• Gregory Nichols

Updates in the Governance of Artificial Intelligence

Updated: Mar 17

May has been a big month for Artificial Intelligence (AI) and the development of rules to govern it. As we wrap up the month, it's worth reviewing recent important actions in AI governance and discuss what's next.


Just a few days ago, on May 29, the World Economic Forum (WEF) held its first meeting of the newly established AI Council. The purpose of the Council is to "focus on creating international standards for artificial intelligence." This is an important topic to tackle given the decades-long interest and investment in AI with little to no oversite.


The rapid and expansive development of AI in recent years, and concerns for its potential misuse in both known and currently unknown scenarios, has spurred a flurry of activity on the governance front. For a list of activities regarding AI governance through March 2019, See Wrestling With AI Governance Around The World on Forbes.com from March 27, 2019. However, the tipping point seems to have occurred recently with the release of several new reports.


In April of this year, the European Commission released its Ethics Guidelines for Trustworthy AI, which outlines "seven requirements that should be met" for the "implementation and realization of trustworthy AI." Following on the heels of the European Commission report, the Organisation for Economic Cooperation and Development (OECD) published the Recommendation of the Council on Artificial Intelligence. The report covers "five complementary values-based principles for the responsible stewardship of trustworthy AI" and "five recommendations to policy-makers pertaining to national policies and international co-operation for trustworthy AI."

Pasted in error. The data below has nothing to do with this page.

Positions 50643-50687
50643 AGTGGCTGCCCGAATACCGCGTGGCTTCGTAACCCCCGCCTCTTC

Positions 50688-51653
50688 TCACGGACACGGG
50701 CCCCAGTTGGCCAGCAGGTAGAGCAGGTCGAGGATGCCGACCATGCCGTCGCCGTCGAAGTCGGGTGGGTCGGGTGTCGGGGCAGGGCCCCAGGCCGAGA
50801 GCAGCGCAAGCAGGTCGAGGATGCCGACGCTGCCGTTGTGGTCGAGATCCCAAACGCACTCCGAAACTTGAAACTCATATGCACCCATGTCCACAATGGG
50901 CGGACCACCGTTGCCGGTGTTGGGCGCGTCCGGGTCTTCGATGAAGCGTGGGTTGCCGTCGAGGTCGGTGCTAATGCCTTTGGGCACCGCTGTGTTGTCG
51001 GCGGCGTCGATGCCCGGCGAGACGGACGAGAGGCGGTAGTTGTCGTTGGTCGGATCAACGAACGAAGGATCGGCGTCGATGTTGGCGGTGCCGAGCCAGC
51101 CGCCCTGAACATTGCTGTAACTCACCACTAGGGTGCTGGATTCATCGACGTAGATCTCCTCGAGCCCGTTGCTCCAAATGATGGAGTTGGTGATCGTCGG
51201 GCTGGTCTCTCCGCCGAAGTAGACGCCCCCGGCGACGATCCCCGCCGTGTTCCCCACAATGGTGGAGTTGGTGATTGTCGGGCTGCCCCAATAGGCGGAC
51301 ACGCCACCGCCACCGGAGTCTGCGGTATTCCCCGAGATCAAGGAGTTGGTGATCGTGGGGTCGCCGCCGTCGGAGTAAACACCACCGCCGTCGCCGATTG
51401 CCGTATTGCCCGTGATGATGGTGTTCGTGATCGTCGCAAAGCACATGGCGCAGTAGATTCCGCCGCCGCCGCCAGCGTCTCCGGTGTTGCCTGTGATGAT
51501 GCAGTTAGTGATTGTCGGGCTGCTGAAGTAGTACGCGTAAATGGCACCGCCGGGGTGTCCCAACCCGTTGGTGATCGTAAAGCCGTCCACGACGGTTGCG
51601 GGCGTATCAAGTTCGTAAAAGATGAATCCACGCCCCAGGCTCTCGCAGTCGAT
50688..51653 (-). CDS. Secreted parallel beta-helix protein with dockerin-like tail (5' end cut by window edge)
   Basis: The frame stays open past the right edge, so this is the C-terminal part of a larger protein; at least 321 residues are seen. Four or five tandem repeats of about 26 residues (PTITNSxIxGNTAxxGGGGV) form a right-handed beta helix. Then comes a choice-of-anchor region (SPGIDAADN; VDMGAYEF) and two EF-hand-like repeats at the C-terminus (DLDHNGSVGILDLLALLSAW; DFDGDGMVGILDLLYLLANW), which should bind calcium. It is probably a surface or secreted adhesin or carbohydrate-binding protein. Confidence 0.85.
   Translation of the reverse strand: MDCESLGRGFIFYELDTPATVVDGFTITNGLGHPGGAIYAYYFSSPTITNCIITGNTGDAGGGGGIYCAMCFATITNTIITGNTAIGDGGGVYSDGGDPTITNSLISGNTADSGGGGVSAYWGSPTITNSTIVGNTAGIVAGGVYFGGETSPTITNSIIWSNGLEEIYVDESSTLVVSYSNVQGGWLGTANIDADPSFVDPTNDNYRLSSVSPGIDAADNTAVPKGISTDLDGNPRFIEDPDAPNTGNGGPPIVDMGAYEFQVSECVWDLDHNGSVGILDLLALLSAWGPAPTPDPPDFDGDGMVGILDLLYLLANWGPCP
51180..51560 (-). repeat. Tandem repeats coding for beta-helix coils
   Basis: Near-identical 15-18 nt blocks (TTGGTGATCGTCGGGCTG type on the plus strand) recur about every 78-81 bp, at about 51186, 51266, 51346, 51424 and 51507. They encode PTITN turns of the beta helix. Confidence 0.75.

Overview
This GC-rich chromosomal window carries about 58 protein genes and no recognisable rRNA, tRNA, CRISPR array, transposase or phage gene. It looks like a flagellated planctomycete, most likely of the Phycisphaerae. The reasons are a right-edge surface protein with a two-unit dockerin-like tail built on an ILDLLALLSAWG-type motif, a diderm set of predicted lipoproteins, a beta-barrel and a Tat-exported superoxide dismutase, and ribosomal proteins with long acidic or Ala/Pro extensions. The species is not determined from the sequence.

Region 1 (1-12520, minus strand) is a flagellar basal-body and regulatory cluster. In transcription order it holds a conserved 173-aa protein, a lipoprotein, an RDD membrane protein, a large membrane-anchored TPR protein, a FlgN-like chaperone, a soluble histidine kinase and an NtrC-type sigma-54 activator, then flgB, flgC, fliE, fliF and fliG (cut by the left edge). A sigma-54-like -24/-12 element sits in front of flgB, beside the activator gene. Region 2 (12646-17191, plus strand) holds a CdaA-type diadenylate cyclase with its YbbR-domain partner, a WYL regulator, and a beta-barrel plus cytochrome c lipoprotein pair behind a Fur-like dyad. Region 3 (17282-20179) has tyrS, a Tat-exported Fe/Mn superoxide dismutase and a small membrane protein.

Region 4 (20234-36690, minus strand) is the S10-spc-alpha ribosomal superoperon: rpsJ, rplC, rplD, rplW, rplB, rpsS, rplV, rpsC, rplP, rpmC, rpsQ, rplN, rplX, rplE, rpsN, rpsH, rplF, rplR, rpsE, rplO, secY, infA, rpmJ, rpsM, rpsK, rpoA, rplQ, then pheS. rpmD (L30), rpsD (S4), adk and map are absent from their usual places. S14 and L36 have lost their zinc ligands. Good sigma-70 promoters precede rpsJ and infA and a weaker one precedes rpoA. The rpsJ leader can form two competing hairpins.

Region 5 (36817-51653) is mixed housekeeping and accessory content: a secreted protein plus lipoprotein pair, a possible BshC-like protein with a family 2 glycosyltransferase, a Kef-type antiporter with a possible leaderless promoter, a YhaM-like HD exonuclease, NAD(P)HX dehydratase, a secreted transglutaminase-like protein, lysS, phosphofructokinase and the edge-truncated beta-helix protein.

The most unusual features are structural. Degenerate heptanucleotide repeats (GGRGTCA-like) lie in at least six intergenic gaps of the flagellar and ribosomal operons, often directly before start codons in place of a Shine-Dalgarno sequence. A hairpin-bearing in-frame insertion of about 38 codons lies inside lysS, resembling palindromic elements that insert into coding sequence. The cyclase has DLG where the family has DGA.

As of this writing, only 33 of 193 United Nations member states have adopted unified national AI plans, but many individual efforts have been in progress, to some degree. President Trump signed an executive order in February 2019 that, among other things, declared that "the United States must foster public trust and confidence in AI technologies and protect civil liberties, privacy, and American values in their application in order to fully realize the potential of AI technologies for the American people." Additionally, the US has pledged support for the recent OECD principles. Also in May of this year, the government of New Zealand began examining an ethical framework and action plan for "the impacts of artificial intelligence." In July, the United Kingdom will consider guidelines (including rules for ethics, governance, development, and deployment, and operations) for acquiring AI systems for government use.


Of course, this is just the tip of the iceberg. Future posts will cover additional AI governance topics we didn't get to, including US-specific initiatives, ethics, initiatives of other countries, and defense-related policies.


There is a lot to unpack, but the experts at GP Nichols & Company are here to help. Find out more at www.gpncompany.com and follow us on social media.






 

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